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Anne-Marie Mulgrew & Dancers Company at 28
Photo: Stan Sadowski

Anne-Marie Mulgrew & Dancers Company at 28

by Lynn Matluck Brooks

A series of dance films and live works by Anne-Marie Mulgrew, with one solo performed and choreographed by Ashley Searles, culminated a week-long artistic residency at Christ Church Neighborhood House by Anne-Marie Mulgrew & Dancers Co. The evening was a pleasant one, with music that landed comfortably on the ears (a tango sung by Carlos Gardel, big-band jazz by Harry James and even a piece by Justin Bieber), dancers who were committed and clean in execution, and videos of people you felt you might well know.
Mulgrew opened the show with Six Short Works, covering 22 years of her dances and dance videos. First, “long, tall Texan” (program notes) Barbara Tait emerged from the audience to dance a mugging, gesturing solo titled “The Busker” (2011). Tait’s performance was precise and engaging, but this series of tight phrases that juxtaposed oddities and movement flavors (pantomimic gestures, ragdoll floppiness, hip-rolls, audience-directed facial expressions) did not coalesce into a clear statement for me.
Two video works in this section of the program were particularly fun: “Tales of the Buffoon” (1992, video by Mitchell Taylor Gillette and music by Claude White) places the dancers amid a 1950s cartoon of the nuclear family and friends where magic and masochism mix. In “Pre-Dinner Cocktails” (2001, video by Carmella Vassor Johnson) dancer Joseph Cicala, Mulgrew’s long-time collaborator and company rehearsal director, partners Melissa Bessent in a very real kitchen where the two rhythmically and artfully move themselves, one another, the appliances, and the cupboard doors in the tight space while concocting gigantic versions of the mixed drinks that they consume into the film’s blackout.
Other works in this series included “Paper Waitress” (2000), “I Remember” (2013), and “Cleanse” (2009), this last work performed by Mulgrew in a big, spot-lit wash basin where she luxuriates in the womanly pleasures of a bath—a spiritual as much as a physical purification.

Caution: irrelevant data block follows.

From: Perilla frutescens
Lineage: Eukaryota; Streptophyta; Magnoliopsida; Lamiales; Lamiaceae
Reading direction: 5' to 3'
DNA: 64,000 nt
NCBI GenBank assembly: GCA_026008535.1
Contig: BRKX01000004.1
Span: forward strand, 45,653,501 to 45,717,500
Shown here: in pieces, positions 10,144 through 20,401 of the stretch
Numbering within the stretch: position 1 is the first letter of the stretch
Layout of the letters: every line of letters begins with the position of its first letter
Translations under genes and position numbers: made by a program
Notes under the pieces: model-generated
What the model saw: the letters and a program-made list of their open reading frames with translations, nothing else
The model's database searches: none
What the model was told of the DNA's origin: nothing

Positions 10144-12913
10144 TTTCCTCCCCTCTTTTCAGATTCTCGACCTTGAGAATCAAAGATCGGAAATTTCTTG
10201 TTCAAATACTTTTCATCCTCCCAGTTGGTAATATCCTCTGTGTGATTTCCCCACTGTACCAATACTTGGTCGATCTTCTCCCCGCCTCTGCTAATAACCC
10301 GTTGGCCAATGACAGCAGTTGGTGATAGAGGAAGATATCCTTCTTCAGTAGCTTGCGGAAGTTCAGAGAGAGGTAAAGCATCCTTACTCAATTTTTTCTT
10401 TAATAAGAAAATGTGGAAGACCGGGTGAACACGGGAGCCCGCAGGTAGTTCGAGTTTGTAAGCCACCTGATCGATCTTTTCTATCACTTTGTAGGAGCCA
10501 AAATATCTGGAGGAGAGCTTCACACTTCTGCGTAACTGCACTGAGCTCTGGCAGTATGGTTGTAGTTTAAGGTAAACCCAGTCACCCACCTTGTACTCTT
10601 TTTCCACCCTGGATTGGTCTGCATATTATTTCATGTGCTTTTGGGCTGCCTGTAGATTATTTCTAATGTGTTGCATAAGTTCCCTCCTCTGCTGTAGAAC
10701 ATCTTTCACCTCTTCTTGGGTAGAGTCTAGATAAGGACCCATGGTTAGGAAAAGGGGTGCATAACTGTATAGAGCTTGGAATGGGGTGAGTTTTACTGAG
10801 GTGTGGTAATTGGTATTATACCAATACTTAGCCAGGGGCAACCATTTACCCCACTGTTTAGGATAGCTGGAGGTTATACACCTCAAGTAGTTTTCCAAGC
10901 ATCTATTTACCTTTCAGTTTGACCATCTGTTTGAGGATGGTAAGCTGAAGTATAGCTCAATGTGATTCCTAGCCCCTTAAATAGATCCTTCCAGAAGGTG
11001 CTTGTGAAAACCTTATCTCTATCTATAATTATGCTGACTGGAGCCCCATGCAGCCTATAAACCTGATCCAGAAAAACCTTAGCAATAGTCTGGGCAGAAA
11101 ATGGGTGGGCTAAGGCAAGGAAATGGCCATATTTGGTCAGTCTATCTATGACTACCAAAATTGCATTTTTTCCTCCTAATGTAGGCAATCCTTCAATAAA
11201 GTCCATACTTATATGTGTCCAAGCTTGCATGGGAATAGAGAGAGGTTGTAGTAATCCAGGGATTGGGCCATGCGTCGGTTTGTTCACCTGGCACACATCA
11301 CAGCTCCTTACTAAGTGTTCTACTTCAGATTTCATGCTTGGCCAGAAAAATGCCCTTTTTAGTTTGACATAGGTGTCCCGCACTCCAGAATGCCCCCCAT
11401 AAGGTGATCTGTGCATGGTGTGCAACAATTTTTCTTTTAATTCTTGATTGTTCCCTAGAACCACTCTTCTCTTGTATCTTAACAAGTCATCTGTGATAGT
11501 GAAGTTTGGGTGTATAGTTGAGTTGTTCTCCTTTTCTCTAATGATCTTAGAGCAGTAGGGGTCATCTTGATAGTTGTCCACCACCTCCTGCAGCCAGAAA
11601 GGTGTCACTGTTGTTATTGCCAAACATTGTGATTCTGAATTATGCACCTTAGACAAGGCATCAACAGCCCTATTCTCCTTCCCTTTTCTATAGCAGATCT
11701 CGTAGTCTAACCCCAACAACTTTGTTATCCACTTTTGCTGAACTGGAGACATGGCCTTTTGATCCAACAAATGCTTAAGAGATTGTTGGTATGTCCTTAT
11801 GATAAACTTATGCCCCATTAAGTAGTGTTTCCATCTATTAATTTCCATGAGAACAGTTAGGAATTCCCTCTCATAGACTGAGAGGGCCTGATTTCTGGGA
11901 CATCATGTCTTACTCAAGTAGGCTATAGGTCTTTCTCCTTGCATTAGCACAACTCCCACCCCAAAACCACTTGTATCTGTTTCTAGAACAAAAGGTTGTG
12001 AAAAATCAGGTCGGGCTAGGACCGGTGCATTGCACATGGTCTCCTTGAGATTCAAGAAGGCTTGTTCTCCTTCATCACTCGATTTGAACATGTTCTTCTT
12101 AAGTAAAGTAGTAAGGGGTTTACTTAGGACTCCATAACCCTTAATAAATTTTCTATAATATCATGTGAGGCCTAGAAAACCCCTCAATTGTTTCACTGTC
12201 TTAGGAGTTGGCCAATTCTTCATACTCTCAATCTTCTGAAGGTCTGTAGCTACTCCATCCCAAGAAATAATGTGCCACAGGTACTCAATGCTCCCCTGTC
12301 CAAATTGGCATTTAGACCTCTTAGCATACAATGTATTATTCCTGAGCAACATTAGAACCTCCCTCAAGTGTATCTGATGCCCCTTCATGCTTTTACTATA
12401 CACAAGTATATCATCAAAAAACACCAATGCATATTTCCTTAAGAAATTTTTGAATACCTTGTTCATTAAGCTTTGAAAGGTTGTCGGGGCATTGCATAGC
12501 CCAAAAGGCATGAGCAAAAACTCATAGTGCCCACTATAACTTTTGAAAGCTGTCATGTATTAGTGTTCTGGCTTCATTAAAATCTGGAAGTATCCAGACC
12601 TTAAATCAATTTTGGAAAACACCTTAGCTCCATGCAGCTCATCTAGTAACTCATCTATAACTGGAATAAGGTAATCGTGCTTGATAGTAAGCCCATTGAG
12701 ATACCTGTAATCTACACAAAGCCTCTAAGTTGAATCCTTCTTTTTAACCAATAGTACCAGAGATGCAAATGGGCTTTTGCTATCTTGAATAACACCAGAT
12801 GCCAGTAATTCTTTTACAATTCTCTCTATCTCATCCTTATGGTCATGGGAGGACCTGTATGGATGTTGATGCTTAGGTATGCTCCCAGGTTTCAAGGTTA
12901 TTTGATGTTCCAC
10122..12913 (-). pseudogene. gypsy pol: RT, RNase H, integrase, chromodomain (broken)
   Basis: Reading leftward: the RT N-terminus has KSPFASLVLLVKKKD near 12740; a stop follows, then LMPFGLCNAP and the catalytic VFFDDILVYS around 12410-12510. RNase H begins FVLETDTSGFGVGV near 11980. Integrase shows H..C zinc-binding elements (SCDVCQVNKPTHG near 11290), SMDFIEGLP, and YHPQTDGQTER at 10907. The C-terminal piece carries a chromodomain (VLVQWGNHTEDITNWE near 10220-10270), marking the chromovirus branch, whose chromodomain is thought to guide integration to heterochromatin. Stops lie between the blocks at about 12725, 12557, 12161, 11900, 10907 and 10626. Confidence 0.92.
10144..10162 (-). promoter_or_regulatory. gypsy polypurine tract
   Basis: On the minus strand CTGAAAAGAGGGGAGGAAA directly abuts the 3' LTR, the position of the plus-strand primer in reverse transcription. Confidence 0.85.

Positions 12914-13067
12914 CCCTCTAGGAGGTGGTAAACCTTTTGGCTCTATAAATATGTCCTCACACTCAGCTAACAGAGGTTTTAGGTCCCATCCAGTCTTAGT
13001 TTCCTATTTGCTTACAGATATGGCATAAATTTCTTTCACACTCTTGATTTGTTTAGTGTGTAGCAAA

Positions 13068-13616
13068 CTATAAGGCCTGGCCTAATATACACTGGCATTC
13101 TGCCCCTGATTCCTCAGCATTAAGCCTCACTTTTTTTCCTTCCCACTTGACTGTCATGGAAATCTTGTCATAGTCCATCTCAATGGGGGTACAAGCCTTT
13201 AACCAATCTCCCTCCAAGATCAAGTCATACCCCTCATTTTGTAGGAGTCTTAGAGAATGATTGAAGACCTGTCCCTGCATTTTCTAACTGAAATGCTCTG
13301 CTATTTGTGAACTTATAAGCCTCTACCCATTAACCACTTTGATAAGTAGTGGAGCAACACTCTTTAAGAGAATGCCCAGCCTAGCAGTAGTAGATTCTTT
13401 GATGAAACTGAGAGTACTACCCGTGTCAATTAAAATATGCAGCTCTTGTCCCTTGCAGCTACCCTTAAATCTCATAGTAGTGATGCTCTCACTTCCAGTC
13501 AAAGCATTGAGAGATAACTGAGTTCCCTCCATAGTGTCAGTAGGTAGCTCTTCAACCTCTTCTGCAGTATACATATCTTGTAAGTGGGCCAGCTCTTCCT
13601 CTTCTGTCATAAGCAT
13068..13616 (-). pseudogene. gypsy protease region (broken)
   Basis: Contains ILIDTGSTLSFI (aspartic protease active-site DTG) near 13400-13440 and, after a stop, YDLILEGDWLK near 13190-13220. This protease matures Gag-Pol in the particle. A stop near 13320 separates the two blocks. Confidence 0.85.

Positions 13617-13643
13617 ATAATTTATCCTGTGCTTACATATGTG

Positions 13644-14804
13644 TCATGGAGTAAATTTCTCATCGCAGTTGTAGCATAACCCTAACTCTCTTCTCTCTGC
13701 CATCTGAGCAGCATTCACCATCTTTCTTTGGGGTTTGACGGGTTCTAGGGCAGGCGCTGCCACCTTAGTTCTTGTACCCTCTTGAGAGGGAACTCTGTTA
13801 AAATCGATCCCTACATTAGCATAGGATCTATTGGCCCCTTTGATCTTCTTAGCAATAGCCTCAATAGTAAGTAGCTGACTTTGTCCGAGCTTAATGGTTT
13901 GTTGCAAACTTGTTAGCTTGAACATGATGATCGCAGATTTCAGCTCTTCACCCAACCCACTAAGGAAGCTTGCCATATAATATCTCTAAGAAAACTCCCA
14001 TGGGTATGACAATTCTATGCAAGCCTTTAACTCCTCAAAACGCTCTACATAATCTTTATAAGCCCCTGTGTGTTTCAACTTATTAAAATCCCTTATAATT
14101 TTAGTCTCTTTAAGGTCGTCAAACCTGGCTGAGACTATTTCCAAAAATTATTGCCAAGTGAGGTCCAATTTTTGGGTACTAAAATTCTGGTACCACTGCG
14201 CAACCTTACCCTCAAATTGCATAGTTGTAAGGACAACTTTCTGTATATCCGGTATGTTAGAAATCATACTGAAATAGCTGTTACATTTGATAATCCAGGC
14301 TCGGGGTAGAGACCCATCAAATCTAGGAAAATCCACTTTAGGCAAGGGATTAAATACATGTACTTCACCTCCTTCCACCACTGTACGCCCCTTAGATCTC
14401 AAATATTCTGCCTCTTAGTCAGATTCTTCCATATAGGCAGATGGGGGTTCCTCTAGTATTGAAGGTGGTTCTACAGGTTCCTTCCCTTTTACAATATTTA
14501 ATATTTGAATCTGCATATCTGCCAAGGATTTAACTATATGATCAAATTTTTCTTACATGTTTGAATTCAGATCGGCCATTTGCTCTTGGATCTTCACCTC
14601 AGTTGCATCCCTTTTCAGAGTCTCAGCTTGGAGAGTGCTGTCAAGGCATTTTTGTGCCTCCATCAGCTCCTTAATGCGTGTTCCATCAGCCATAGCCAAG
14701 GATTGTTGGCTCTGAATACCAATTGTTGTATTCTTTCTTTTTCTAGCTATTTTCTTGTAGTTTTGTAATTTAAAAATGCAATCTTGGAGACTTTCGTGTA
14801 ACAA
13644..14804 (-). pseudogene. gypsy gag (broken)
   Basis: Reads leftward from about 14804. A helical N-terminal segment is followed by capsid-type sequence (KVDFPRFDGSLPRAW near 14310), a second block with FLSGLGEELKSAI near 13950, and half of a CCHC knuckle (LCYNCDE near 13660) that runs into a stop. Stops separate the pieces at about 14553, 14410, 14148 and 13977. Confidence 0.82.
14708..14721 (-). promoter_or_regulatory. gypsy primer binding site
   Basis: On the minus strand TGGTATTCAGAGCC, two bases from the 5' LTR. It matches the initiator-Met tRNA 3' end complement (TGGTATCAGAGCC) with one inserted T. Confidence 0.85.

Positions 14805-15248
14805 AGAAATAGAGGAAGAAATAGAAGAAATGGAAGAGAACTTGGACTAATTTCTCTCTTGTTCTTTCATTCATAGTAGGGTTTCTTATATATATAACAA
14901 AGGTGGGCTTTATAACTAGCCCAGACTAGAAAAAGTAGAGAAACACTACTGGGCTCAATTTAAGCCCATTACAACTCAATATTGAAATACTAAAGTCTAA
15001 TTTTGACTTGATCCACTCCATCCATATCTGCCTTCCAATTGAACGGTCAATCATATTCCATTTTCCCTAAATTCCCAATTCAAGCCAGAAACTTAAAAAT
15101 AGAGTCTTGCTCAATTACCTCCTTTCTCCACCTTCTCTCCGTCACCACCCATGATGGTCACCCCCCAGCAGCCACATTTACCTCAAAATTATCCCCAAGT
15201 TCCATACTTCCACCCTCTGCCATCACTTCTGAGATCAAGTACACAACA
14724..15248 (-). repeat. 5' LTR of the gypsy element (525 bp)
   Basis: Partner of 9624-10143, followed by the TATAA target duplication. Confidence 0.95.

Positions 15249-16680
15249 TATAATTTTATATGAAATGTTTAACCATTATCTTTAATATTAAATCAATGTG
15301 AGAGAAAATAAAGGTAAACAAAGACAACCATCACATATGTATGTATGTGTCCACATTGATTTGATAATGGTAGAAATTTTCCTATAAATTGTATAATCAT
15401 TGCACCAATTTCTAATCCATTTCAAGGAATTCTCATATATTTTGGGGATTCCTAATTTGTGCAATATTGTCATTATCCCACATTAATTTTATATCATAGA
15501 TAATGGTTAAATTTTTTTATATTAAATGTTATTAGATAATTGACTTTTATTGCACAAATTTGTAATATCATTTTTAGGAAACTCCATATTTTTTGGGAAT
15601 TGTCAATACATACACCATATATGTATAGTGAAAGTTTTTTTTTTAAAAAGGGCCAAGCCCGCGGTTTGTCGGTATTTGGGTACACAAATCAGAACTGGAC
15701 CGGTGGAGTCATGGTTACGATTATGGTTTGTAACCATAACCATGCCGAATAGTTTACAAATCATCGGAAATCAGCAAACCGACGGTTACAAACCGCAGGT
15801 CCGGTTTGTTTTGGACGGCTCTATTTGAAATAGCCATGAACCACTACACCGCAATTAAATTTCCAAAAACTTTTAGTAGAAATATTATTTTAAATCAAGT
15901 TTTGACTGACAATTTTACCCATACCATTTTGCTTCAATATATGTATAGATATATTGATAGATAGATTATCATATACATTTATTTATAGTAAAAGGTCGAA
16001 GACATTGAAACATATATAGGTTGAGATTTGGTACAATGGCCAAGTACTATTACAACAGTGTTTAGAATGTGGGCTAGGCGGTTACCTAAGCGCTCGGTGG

After intermission, guest artist Ashley Searles performed Elevation, a new work inaugurating her Philadelphia performance career following years with companies such as Parsons Dance and Liz Lerman Dance Exchange. Against a grainy video backdrop of a rising moon that eventually floats off the screen, Searles, in stark black-and-white and pointe shoes, riles, rolls and rises like an awkward mermaid finding newly grown legs. Along with the moon behind her, Searles rises to fullness, showing her considerable capacities to turn, stretch and balance, before sinking again to the floor—apparently much the wiser and satisfied for her moments of verticality and power.
Mulgrew’s new work, World of Dreams, was introduced in the program by a series of questions, including “What is and what makes an American? Is the American dream alive, breathing, misplaced, or has it been absorbed and impacted by the world we all live in?” The work opens with a quartet of dancers who follow Tait’s high-lifted white flag with movements that hint at Middle Eastern or Indian dance with mudras, flexed feet and eye gestures. A “Dance Hall” scene follows (here’s the Harry James music), with dancers hugging, whispering, giggling, swaying and partner-dancing. The movement becomes lusher and bigger, and breaks from pairs to a quintet dancing deliciously together until hoisting one of them (Megan Wilson Stern) aloft in a friendly, smiling pose. To a series of voice-overs about “what it means to be an American,” six dancers march, pivot, flail arms and bob heads, only to be calmed by Mulgrew’s entrance – now it is she bearing the white flag – as she slowly journeys across the stage’s long diagonal to wipe the space clear of the group’s sometimes chaotic images. For the last section of this work, “Hopes, Dreams, Aspirations,” the dancers don white-feathered wings. At first, I wondered if these were to represent American eagles, or maybe snowy owls—some of which flew over Pennsylvania this winter—but I soon realized the symbolism pointed to angels. The dancers carry and fly one another overhead, sway in a circle, dance big and wide, crash to the floor and then rise again, until an emotionally frenzied ending comes to a sudden halt as the lights fade. This work best illuminated the program’s dedication to Mulgrew’s recently deceased father, Robert Mulgrew.
It’s no minor feat to keep a company going for 28 years, as Anne-Marie Mulgrew has done. I’m glad she’s been able to grace Philadelphia with her persistence and generous programming. Onward!
Anne-Marie Mulgrew & Dancers Co., Christ Church Neighborhood House, May 16-18.

By Lynn Matluck Brooks
May 21, 2014

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